By Jacob Katel
By Laurie Charles
By Nate "Igor" Smith
By Abel Folgar
By Kat Bein
By Jacob Katel
Spinning as one-half of Satellite Lounge at the now-defunct South Beach club the Beehive, Font earned a place in the mythology of Miami's electronic music as Io, a name taken from a moon of Jupiter. Playing the batá at religious ceremonies, Font partakes in Santería circles as a son of Obatalá, the Afro-Cuban orisha associated with purity and righteousness. With his new label, Elegua Records, Font combines these two personas, launching sacred rhythms into the far reaches of electronic space.
Elegguá is a trickster god, and Font is the first to admit that mixing electronica with orisha music is tricky business. Batá drumming and digital sequencing run on different clocks: "The whole world of computers and the Net, that's overdose culture," he says. "Everything's fast; everything is always changing. When you sing in ocha [the cycle of sacred rhythms], you sing one song for half an hour."
Earlier efforts to bring the saints into the consciousness of club dancers segregated the sacred from the slammin' -- amounting too often, in Font's opinion, to "salsa lite with house music." Even the best-known orisha track in clubland, the 1995 remix of La India's song for the female deities, "Yemaya and Ochun," alternates rather than layers the batá segments and the electronic effects of La India's Latin house.
Font looks to create a more complex layering. His own musical training follows the route he flew as a kid, growing up on the Puerto Rican airbus. Moving from the island to New York City, and eventually to Miami, brought the blue eyed blanquito into contact with batá masters. In Miami the do-it-yourself electronica scene opened a laboratory for experimenting with sacred rhythms in electronic form.
Mixing orisha and digital sound combines two of Miami's biggest bugaboos in a single track. Similar suspicions of lawlessness and abandon have plagued both Santería ceremonies and that ceremonial space of electronica: the rave. Local authorities seem to be equally afraid of the sacred dancers' embodiment of the gods (a.k.a. possession) and the ravers' escape from their bodies through dance (a.k.a Ecstasy).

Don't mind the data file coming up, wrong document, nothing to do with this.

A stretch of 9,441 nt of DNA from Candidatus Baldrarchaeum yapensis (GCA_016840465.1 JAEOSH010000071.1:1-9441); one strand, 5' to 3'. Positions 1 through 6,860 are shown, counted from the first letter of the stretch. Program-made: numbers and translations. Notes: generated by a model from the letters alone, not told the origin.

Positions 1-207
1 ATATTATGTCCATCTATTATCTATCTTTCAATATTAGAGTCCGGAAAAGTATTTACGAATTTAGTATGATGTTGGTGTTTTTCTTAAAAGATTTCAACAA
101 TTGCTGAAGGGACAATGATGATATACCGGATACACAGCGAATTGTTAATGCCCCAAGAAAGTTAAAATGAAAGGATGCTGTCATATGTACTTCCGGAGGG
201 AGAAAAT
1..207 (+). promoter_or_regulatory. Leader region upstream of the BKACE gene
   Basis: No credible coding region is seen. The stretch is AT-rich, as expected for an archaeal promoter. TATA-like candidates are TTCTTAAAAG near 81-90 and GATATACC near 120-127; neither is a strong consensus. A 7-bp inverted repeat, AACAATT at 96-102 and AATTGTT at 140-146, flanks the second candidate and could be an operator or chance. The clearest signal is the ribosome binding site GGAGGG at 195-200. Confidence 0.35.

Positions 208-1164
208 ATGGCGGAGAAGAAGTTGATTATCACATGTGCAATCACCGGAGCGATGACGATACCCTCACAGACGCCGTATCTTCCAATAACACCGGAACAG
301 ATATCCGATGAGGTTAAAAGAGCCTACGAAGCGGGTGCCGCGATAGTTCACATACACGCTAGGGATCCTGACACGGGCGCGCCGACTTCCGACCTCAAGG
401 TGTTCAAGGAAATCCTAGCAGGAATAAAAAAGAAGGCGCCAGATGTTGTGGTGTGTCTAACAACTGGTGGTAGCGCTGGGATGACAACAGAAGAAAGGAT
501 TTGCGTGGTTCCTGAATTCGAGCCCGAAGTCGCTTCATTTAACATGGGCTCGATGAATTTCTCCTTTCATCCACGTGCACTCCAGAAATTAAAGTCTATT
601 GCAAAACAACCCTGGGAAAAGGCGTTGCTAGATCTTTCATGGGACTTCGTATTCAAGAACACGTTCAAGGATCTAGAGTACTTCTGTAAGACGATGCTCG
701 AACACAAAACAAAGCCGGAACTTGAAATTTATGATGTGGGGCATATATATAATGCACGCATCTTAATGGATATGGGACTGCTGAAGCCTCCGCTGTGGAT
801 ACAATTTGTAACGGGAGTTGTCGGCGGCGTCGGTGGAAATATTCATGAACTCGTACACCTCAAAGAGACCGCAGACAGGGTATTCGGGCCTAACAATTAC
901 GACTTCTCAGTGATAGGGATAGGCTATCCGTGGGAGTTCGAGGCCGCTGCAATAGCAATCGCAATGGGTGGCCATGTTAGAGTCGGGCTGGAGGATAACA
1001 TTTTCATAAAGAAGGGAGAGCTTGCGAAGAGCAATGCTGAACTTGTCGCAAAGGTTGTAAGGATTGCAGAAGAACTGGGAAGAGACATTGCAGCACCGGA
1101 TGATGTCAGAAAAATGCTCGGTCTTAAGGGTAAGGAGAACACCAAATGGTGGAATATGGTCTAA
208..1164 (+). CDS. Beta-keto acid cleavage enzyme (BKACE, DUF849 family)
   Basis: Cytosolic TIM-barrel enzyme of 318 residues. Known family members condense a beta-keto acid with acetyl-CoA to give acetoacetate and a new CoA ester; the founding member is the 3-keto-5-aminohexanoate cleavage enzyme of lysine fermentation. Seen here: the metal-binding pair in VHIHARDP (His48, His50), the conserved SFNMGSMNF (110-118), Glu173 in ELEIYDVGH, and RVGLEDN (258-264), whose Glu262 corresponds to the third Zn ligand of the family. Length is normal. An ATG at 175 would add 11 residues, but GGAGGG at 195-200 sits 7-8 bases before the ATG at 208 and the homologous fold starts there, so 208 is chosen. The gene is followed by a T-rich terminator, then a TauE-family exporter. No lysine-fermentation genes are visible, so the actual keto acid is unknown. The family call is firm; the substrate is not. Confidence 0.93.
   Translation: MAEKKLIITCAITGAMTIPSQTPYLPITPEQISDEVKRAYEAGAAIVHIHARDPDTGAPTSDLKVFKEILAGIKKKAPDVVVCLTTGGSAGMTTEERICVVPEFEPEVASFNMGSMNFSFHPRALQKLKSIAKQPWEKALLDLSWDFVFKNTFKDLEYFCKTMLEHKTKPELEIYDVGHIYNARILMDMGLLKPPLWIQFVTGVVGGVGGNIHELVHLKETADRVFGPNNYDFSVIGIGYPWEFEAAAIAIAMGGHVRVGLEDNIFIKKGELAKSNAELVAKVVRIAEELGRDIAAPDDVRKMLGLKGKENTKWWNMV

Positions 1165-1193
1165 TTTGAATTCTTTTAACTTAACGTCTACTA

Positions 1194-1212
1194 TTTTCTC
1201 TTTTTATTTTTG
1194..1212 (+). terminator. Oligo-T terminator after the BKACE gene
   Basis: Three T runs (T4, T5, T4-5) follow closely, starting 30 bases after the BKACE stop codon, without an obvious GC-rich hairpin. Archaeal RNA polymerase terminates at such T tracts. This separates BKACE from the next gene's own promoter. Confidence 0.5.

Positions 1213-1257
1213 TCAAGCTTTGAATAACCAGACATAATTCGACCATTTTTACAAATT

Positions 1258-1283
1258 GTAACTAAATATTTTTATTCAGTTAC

As a member of both communities, Font can see the similarities: "Most of these raver kids, they take their pill, and they're standing in front of this twenty-foot sound system. They're surrounded by other kids packed on top of each other, and they're just off their heads with this music. It's the closest these kids will ever get to the toques de santos [the touch of the saints]."
For Font the comparison ends there: "When you start talking about the cosmology and the religion, nobody wants to hear that Oya is the wind and the storm. That's too esoteric. And there's no santero that's going to tell you that drugs are good for you."
Font's goal is not the religious conversion of the raver. He has his own demons to exorcise first: "I'm a mad scientist," he declares. "I've got these sounds in my head, and I want to hear what they sound like when they come out." The reference to Jamaican dub master the Mad Scientist is not a coincidence. Pressed for a category for his music, Font coins the term "Afro-Cuban dub." That affiliation is no coincidence, either. Although many critics decry Jamaican dub and dancehall as an oversimplified, overly electronic departure from the righteousness of reggae, others have argued that the roots of dub run even deeper than the roots of reggae. Ethnomusicologist Peter Manuel identifies in dub and dancehall the subtle pulse of long-preserved neo-African religious rhythms in Jamaica, such as pocomania and kumina. What can sound to untrained ears like repetitive bleeps evoke complex patterns for ears attuned to those rhythms' subtleties.
Subtlety seems to be what Font (under the name Io) is going for on Elegua Records' first release, Deep Surround. On some tracks the Caribbean presence seems to disappear altogether into an ambient survey of sound and silence, complete with water drops and echoing footsteps. At other moments, such as on the Jamaican homage "Minimum Dub," there is nothing but riddim stripped bare. As in much neo-African music, the bass line is suspended, forcing listeners to fill their own heads in anticipation of the missing beat. The suspended bass is then caught in the crossfire of a toy laser gun, a sly comment on the imagined perils of cyberspace for traditional sound. A wide swath of sound opens between a bass line so low you feel it before you hear it, and a Space Invaderslike treble that repeats a basic dancehall pattern. Then the bass cuts out altogether, leaving the dancehall pulse swinging all alone. The groove resounds in silence.